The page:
ShavuotShavuot is the holiday fifty days after Passover and commemorates when the Israelite liberation from Egypt culminates with the giving of the Torah. Traditionally, Jews study in an all-night study session, eat dairy products (one interpretation is that the Torah is like milk to us), and read both the Ten Commandments and the Book of Ruth. has yet to capture the imagination of most liberal Jews. Why is that?
The TorahThe Five Books of Moses, and the foundation of all of Jewish life and lore. The Torah is considered the heart and soul of the Jewish people, and study of the Torah is a high mitzvah. The Torah itself a scroll that is hand lettered on parchment, elaborately dressed and decorated, and stored in a decorative ark. It is chanted aloud on Mondays, Thursdays, and Shabbat, according to a yearly cycle. Sometimes "Torah" is used as a colloquial term for Jewish learning and narrative in general. describes three pilgrimage festivals, times when the ancient Israelites were expected to journey to JerusalemLit. City of peace From the time of David to the Roman destruction, Jerusalem was the capital of Israel and the spiritual and governmental center of the Jewish people. During the long exile, Jews longed to return to Jerusalem and wrote poems, prayers, and songs about the beloved city. In 1967, with the capture of the Old City, Jerusalem was reunited, becoming "the eternal capital of Israel." Still, the longing for peace is unfulfilled. with offerings of praise and thanks. As generations passed, these festivals became the holidays we know as SukkotLit. Booths or huts Sukkot is the autumn harvest Festival of Booths, is celebrated starting the 15th of the Jewish month of Tishrei. Jews build booths (sukkot), symbolic of the temporary shelters used by the ancient Israelites when they wandered in the desert. Traditionally, Jews eat and sleep in the sukkah for the duration of the holiday (seven days in Israel and eight outside of Israel). The lulav (palm frond), willow, myrtle, and etrog fruit are also waved together., PesachPassover is a major Jewish holiday that commemorates the Jewish people's liberation from slavery and Exodus from Egypt. Its Hebrew name is Pesakh. Its name derives from the tenth plague, in which God "passed over" the homes of the Jewish firstborn, slaying only the Egyptian firstborn. Passover is celebrated for a week, and many diaspora Jews celebrate for eight days. The holiday begins at home at a seder meal and ritual the first (and sometimes second) night. Jews tell the story of the Exodus using a text called the haggadah, and eat specific food (matzah, maror, haroset, etc)., and Shavuot. While all three share the status of biblically prescribed celebrations, their observance varies widely today. Statistics show that the vast majority of American Jews attend a PassoverPassover is a major Jewish holiday that commemorates the Jewish people's liberation from slavery and Exodus from Egypt. Its Hebrew name is Pesakh. Its name derives from the tenth plague, in which God "passed over" the homes of the Jewish firstborn, slaying only the Egyptian firstborn. Passover is celebrated for a week, and many diaspora Jews celebrate for eight days. The holiday begins at home at a seder meal and ritual the first (and sometimes second) night. Jews tell the story of the Exodus using a text called the haggadah, and eat specific food (matzah, maror, haroset, etc). sederLit. Order. The festive meal conducted on Passover night, in a specific order with specific rituals to symbolize aspects of the Exodus from Egypt. It is conducted following the haggadah, a book for this purpose. The mystics of Sefat also created a seder for Tu B'shvat, the new year of the trees. and anecdotal evidence shows increasing numbers of Jews building or enjoying a sukkahLit. hut or booth A temporary hut constructed outdoors for use during Sukkot, the autumn harvest festival. Many Jews observe the mitzvah of living in the Sukkah for the week of Sukkot, including taking their meals and sleeping in the Sukkah. during Sukkot. Shavuot, however, has yet to capture the imagination of most liberal Jews. Why is that? There are many possible explanations ranging from the holiday’s lack of significant home-based ritual to the difficulty of relating to revelation as a meaningful contemporary concept.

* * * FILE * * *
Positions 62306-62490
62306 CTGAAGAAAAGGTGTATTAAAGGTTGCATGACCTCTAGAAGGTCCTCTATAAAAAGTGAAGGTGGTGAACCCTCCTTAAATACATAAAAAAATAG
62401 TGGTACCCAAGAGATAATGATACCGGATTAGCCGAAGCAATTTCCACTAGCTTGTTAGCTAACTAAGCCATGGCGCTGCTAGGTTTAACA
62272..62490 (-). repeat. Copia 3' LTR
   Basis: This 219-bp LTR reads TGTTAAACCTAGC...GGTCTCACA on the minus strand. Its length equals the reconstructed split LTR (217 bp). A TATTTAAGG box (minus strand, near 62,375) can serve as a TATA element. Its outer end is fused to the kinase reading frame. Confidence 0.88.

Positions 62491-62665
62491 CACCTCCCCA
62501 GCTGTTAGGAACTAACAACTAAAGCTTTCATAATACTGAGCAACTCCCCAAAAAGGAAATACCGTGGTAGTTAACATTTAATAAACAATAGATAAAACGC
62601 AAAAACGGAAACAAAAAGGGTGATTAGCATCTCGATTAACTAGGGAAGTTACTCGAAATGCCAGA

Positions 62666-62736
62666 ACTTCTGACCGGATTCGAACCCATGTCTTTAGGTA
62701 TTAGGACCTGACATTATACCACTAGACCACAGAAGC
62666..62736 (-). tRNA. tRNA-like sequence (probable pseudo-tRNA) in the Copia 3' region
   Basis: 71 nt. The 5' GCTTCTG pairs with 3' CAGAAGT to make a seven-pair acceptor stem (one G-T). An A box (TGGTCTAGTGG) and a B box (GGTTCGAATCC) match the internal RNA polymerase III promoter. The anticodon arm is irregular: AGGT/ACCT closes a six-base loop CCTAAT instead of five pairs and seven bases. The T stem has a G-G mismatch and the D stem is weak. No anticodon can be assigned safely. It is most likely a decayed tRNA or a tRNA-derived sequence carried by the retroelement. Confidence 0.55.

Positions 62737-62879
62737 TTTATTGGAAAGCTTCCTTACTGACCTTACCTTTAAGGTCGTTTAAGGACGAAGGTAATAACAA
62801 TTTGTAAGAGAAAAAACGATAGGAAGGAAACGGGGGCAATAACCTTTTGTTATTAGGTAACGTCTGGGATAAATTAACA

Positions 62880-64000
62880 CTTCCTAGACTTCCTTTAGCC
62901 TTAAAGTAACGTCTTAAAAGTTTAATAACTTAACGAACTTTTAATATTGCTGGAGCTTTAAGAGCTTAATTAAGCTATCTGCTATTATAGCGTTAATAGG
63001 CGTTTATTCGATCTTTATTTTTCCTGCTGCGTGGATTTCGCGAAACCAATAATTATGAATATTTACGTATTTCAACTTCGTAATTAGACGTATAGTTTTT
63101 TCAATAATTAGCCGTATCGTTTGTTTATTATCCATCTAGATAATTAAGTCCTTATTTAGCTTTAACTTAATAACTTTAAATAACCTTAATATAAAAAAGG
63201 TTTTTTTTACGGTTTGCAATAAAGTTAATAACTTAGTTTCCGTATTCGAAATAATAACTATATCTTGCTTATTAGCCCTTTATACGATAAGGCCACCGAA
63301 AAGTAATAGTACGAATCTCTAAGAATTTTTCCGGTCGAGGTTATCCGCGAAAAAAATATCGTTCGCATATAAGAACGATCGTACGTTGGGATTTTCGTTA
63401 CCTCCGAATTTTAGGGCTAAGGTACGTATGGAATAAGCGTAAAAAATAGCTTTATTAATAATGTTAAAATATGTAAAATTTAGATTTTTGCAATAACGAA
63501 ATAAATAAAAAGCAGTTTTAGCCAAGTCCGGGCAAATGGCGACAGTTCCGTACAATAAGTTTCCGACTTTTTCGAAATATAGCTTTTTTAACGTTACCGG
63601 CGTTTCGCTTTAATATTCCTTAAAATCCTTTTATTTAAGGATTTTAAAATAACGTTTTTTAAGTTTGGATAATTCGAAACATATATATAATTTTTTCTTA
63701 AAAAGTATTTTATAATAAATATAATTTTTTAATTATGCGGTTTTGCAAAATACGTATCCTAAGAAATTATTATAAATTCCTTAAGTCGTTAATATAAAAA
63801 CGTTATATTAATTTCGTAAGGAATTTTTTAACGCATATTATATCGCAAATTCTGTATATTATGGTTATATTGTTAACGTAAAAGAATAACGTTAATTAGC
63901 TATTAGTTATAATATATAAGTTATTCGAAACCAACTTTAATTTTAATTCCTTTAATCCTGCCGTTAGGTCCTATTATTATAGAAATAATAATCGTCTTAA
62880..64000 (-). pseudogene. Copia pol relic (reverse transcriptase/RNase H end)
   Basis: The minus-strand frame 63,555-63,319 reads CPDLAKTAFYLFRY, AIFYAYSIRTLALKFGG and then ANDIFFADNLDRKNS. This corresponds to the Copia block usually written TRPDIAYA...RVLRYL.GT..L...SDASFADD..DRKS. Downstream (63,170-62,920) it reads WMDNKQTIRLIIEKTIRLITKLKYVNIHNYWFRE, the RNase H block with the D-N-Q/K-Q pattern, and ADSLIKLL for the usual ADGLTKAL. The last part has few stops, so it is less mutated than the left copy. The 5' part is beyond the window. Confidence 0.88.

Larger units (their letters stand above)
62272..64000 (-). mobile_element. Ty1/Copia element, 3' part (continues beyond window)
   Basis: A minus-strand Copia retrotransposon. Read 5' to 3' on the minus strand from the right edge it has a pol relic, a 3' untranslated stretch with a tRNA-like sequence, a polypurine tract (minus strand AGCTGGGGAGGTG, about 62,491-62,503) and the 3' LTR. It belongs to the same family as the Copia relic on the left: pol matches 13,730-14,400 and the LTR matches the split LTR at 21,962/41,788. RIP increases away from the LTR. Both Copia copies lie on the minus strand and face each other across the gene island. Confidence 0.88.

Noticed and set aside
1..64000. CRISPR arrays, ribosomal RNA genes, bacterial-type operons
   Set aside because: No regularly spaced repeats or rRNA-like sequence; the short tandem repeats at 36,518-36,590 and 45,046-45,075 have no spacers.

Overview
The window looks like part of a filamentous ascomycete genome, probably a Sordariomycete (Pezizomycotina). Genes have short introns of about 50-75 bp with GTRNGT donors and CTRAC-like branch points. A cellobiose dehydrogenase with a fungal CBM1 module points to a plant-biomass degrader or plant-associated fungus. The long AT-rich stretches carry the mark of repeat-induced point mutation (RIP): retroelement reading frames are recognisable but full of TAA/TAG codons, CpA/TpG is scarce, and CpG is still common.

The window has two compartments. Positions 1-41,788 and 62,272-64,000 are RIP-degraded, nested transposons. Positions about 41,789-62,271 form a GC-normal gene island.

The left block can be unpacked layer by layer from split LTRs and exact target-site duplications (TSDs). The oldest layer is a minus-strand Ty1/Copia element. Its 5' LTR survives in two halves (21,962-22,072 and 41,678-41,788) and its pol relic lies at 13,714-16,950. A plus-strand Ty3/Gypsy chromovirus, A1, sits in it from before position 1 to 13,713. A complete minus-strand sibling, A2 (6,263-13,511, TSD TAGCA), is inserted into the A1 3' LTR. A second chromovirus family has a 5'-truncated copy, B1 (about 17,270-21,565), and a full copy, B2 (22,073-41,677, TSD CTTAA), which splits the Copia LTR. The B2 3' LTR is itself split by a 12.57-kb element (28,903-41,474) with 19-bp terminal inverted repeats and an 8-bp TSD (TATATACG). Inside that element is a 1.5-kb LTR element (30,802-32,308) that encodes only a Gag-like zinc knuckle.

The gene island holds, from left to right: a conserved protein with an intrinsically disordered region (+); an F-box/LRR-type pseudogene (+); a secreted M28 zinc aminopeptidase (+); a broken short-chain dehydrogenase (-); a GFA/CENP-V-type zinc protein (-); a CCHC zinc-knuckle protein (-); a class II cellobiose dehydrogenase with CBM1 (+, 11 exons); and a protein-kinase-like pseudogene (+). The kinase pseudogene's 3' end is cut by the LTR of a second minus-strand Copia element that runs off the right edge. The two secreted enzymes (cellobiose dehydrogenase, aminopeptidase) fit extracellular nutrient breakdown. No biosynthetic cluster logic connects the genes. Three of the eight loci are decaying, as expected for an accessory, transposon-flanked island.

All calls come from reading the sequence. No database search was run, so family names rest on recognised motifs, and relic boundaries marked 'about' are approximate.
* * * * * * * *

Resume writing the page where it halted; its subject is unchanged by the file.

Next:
But celebrating revelation is as important to us today as it was to our ancestors. We may not believe that the Torah was given at SinaiAccording to the Torah, God, in the presence of the Jewish people, gave Moses the Torah on Mount Sinai (Har Sinai). and we may reject the idea that God’s will was known to MosesThe quintessential Jewish leader who spoke face to face with God, unlike any other prophet, and who freed the people from Egypt, led them through the desert for forty years, and received the Torah on Mt. Sinai. His Hebrew name is Moshe. (or is knowable by us today), but we can (and should!) struggle with the rich and varied themes Shavuot presents to us.
Torah: On Shavuot we celebrate the giving of the Torah. If we define Torah as the inherited wisdom of the Jewish people, we can take this opportunity to consider the ways that wisdom guides us today. What is a piece of Jewish wisdom that instructs you on a regular basis?
Friendship: Shavuot is associated with the Book of RuthAn important female biblical character with her own book. The Book of Ruth, read on Shavuot, tells the story of Ruth’s devotion to her mother-in-law, Naomi, and their return to Israel. Ruth’s story is often read as the first story of conversion. Ruth is the grandmother of King David., which is, in part, a story of devoted friendship. What are some meaningful friendships in your life? How can you rededicate yourself to being a loyal and responsive friend?
Text Study: One way to observe Shavuot is through study of traditional Jewish text. How do you engage with the literature of our people?